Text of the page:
After launching its first private-label products in February this year, Fleur Marché is winding down its multi-brand sales model.
Effective December 31, the Fleur Marché site will exclusively stock the brand’s private-label products, which currently consist of a collection of transdermal CBD patches. Previously stocking a range of premium CBD brands in the beauty and wellness categories, the brand plans to expand its product portfolio in 2022 to include more wellness products, both with and without CBD. It will also continue to pursue wholesale opportunities, with its products now stocked at a range of retailers including Anthropologie, Urban Outfitters, Revolve and Nordstrom.
“We came out with our first product early this year. The response has just been so overwhelming that it makes us feel like we’re really onto something,” said Ashley Lewis, co-founder and CEO. “The marketplace is really the foundational element of Fleur Marché. But at this point, we actually have to spend more of our energy and resources on thinking about our own label and how to keep building that and expanding it.”
Rather than a CBD brand, Fleur Marché is positioning itself as an “accessible wellness brand,” said Lewis. Co-founded by Lewis and Meredith Schroeder in 2019 after they both left Goop, Fleur Marché has focused on bringing Goop-inspired wellness branding to the CBD space. The brand is now focusing on the “democratization of wellness,” said Lewis. A set of eight patches is $42, or each patch is $6.
Wholesale has been crucial for growth in the CBD category, which is hampered by strict regulations on the Instagram ads that are typically key sales drivers of DTC brands. The current channel breakdown of Fleur Marché’s private-label sales is 50% DTC and 50% wholesale. Lewis predicts that wholesale will become a larger part of the business in 2022.
“We’d love to keep it at 50/50, however, there are some [doorways] in wholesale that we just can’t achieve on DTC, given the constraints on marketing,” she said. Although the brand is allowed to advertise on Instagram if it doesn’t mention CBD, its ads were frequently taken down and its ad account was regularly shut down by the platform. The brand finally hired an ad agency with contacts at Facebook and Instagram to solve the problem.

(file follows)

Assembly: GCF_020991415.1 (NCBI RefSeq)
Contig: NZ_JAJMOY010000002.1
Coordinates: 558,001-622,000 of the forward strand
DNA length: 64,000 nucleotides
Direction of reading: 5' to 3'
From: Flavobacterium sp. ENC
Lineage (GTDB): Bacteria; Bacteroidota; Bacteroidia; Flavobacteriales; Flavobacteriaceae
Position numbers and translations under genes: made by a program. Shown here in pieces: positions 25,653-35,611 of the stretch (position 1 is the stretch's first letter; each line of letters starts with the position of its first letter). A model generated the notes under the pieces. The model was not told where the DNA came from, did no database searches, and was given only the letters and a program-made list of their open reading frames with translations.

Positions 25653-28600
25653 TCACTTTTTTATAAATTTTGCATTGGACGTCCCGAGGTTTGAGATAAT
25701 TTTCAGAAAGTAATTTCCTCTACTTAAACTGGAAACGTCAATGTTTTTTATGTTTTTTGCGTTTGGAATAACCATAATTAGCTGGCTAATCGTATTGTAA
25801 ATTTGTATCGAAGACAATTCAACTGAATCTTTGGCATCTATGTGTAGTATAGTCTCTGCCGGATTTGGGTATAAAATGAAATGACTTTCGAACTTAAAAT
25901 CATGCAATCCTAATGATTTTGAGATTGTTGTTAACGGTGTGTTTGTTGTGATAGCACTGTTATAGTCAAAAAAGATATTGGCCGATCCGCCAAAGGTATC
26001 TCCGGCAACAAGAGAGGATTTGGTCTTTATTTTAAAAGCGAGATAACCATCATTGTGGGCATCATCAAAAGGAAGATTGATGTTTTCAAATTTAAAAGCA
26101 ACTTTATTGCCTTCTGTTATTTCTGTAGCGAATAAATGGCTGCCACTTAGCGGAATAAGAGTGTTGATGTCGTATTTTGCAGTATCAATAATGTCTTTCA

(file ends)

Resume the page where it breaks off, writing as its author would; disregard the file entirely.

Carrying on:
CBD brands’ ability to avoid takedowns on the platform is based on “how much money you have to spend and how much access you have to actual humans and not bots,” she said.
The brand is currently the No. 1 beauty and wellness brand in Nordstorm’s holiday pop-up, based on sales, said Lewis. “[That] allows us to start thinking about much bigger potential partners.” It is also in talks to expand internationally to the UK and France.
The brand’s product pipeline for 2022 includes botanical transdermal patches without CBD, opening up the possibility of reaching retailers that currently do not stock CBD products. And it’s planning to launch another CBD product in the wellness category later in the year.
To date, Fleur Marché has received pre-seed funding. “We’re looking more toward lifestyle- and CPG-type investors, rather than cannabis investors,” said Lewis. “There’s been more of a stark divide. Cannabis investors are really focused on the THC space, whereas health, beauty and lifestyle investors are much more open to CBD than they were two years ago.”
For now, the brand is steering clear of any products with THC, due to its limited legality nationwide. CBD and THC customers have become “different audiences in different markets, more distinctly,” over the course of the pandemic, said Lewis.
“We felt like we could better expand our brand and get brand awareness by going the opposite way first. Hopefully one day, we’ll come back around and create a THC product specifically for women who don’t really know about THC,” she said.